Rand Paul Is Right: End Welfare To Israel, And The Rest Of The World
The debate over Senator Rand Paul's proposed $500 billion spending cut plan has focused almost exclusively on one issue, and one nation.
At the end of a page long piece about conflicts between Tea Party goals on spending and the reality of what Washington Republicans are actually doing, Politico’s Jennifer Epstein focuses Rand Paul’s call for cuts in the foreign aid budget on one specific country:
Paul also defended his calls to end aid to Israel, saying they’re just part of his bigger efforts at fiscal responsibility. “I’m not singling out Israel. I support Israel. I want to be known as a friend of Israel, but not with money you don’t have,” he said. “We can’t just borrow from our kids’ future and give it to countries, even if they are our friends.”
And, he said, giving money to the country is especially unwise considering Israel’s relative wealth. “I think they’re an important ally, but I also think that their per capita income is greater than probably three-fourths of the rest of the world,” he said. “Should we be giving free money or welfare to a wealthy nation? I don’t think so.”
The same thing happened last week when CNN’s Wolf Blitzer interview Paul about his proposed $500 billion in spending cuts, which include massive across-the-board cuts in the foreign aid budget:
WASHINGTON (JTA) — U.S. Sen. Rand Paul wants to end all foreign assistance, including aid to Israel.
Paul, a Republican newly elected in Kentucky, was on CNN Wednesday outlining where he would cut the $500 billion in government spending he says is critical to sustaining the U.S. economy. His focus was on the departments of energy, education and housing.
Interviewer Wolf Blitzer then asked about foreign assistance, asking if he wanted to end “all foreign aid.” Paul said yes, and Blitzer asked him about aid to Israel.
“Well, I think what you have to do is you have to look,” Paul said. “When you send foreign aid, you actually [send] quite a bit to Israel’s enemies. Islamic nations around Israel get quite a bit of foreign aid, too.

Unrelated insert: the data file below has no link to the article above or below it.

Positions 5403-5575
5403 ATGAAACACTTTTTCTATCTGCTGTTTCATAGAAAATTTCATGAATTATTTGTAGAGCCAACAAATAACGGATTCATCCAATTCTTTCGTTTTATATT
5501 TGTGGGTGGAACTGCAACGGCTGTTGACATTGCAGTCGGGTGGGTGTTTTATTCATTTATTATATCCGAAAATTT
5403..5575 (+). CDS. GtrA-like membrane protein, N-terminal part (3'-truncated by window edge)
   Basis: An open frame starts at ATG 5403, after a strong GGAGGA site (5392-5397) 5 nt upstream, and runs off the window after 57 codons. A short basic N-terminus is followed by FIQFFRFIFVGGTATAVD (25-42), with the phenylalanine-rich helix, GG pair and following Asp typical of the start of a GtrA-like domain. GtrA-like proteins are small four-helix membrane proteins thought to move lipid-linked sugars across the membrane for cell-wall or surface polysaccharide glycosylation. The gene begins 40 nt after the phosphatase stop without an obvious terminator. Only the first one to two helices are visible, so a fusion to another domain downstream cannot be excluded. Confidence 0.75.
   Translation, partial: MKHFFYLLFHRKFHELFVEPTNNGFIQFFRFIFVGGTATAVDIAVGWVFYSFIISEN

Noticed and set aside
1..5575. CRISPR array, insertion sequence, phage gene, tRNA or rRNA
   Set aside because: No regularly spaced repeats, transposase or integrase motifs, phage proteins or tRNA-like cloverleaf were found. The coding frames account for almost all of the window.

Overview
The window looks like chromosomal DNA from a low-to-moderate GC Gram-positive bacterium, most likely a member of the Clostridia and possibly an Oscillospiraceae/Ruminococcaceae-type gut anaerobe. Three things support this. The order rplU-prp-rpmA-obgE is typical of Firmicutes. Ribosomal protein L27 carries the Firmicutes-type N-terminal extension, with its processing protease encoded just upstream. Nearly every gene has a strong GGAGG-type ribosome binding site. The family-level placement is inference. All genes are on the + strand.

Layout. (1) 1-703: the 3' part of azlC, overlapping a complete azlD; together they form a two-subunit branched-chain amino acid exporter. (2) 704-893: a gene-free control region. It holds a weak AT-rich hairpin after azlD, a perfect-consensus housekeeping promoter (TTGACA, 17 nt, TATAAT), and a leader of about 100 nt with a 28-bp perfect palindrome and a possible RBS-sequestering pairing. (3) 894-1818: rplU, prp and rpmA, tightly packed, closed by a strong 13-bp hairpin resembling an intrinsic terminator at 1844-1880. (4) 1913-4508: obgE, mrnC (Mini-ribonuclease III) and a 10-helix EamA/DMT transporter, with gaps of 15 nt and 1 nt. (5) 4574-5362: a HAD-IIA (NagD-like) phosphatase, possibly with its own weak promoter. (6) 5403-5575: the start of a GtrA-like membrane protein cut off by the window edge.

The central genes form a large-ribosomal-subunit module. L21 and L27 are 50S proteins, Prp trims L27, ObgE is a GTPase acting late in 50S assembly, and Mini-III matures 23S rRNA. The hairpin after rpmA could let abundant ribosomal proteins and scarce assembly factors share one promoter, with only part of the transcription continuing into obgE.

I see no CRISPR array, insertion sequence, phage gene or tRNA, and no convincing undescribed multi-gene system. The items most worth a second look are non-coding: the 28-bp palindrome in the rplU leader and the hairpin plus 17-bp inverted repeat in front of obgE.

“You have to ask yourself, are we funding an arms race on both sides? I have a lot of sympathy and respect for Israel as a democratic nation, as a, you know, a fountain of peace and a fountain of democracy within the Middle East.”
Blitzer pressed, “End all foreign aid including the foreign aid to Israel as well. Is that right?” he asked.
Paul answered, “Yes.”
Foreign aid to Israel amounts to roughly $3 billion a year, which amounts to a mere 5 percent of the total foreign aid budget, and that budget itself amounts to about 1 percent of total Federal spending. It’s a small amount in the grand scheme of things and, yet, when the subject of cutting the foreign aid budget comes up, it inevitably focuses on Israel and anyone who suggests that maybe we need to rethink the idea of sending billions of dollars a year overseas when we can’t even afford to do so, they’re asked the question what about Israel?
Well, here’s the truth. It’s not about Israel, and it never should be.
To the extent foreign aid should even exist the sole question that matters is whether it is being spent in a manner that advances and protects the interests of the United States. That’s all. Despite what groups like AIPAC may say, it isn’t the job of legislators on Capitol Hill to worry about the interests of Israel.
In this case, Senator Paul is making an argument that others have made recently; namely that it isn’t at all in the interests of the United States to be spending money that we don’t have and, if we’re going to cut spending (which we have to do) then it makes sense to start with money that is going to nations that can afford to pay for their own defense. This doesn’t just mean Israel, but the countless other nations around the world who are living without the worries of a defense budget thanks to a U.S. military umbrella that they don’t contribute to financially. The gravy train is over folks, you’re going to have to do a little more to take care of yourselves from now on.